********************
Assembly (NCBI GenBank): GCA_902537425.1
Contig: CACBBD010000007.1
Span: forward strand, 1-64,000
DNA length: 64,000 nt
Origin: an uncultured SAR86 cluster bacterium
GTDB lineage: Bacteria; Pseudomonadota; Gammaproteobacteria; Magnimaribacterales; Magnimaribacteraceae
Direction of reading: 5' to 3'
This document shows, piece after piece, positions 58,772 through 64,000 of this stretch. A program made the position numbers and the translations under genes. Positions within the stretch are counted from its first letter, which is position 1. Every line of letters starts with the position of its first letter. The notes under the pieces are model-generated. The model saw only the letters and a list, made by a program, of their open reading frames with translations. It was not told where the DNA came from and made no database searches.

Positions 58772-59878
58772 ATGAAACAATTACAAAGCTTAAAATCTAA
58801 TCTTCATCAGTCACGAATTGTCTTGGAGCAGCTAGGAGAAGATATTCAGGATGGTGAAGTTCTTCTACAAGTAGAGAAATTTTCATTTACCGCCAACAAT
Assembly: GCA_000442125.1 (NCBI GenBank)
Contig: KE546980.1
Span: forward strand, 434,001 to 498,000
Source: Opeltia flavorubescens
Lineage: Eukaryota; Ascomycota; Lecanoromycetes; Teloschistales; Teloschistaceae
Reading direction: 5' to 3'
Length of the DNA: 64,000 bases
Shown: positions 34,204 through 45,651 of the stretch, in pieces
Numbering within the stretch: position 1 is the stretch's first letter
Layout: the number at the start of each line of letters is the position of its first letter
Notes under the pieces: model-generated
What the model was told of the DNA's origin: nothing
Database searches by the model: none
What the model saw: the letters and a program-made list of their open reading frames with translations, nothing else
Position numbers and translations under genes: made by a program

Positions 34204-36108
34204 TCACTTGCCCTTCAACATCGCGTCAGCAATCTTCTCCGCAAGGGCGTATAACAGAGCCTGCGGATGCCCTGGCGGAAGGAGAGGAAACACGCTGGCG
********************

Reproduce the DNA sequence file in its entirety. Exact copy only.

Assembly (NCBI GenBank): GCA_902537425.1
Contig: CACBBD010000007.1
Span: forward strand, 1-64,000
DNA length: 64,000 nt
Origin: an uncultured SAR86 cluster bacterium
GTDB lineage: Bacteria; Pseudomonadota; Gammaproteobacteria; Magnimaribacterales; Magnimaribacteraceae
Direction of reading: 5' to 3'
This document shows, piece after piece, positions 58,772 through 64,000 of this stretch. A program made the position numbers and the translations under genes. Positions within the stretch are counted from its first letter, which is position 1. Every line of letters starts with the position of its first letter. The notes under the pieces are model-generated. The model saw only the letters and a list, made by a program, of their open reading frames with translations. It was not told where the DNA came from and made no database searches.

Positions 58772-59878
58772 ATGAAACAATTACAAAGCTTAAAATCTAA
58801 TCTTCATCAGTCACGAATTGTCTTGGAGCAGCTAGGAGAAGATATTCAGGATGGTGAAGTTCTTCTACAAGTAGAGAAATTTTCATTTACCGCCAACAAT
Assembly: GCA_000442125.1 (NCBI GenBank)
Contig: KE546980.1
Span: forward strand, 434,001 to 498,000
Source: Opeltia flavorubescens
Lineage: Eukaryota; Ascomycota; Lecanoromycetes; Teloschistales; Teloschistaceae
Reading direction: 5' to 3'
Length of the DNA: 64,000 bases
Shown: positions 34,204 through 45,651 of the stretch, in pieces
Numbering within the stretch: position 1 is the stretch's first letter
Layout: the number at the start of each line of letters is the position of its first letter
Notes under the pieces: model-generated
What the model was told of the DNA's origin: nothing
Database searches by the model: none
What the model saw: the letters and a program-made list of their open reading frames with translations, nothing else
Position numbers and translations under genes: made by a program

Positions 34204-36108
34204 TCACTTGCCCTTCAACATCGCGTCAGCAATCTTCTCCGCAAGGGCGTATAACAGAGCCTGCGGATGCCCTGGCGGAAGGAGAGGAAACACGCTGGCG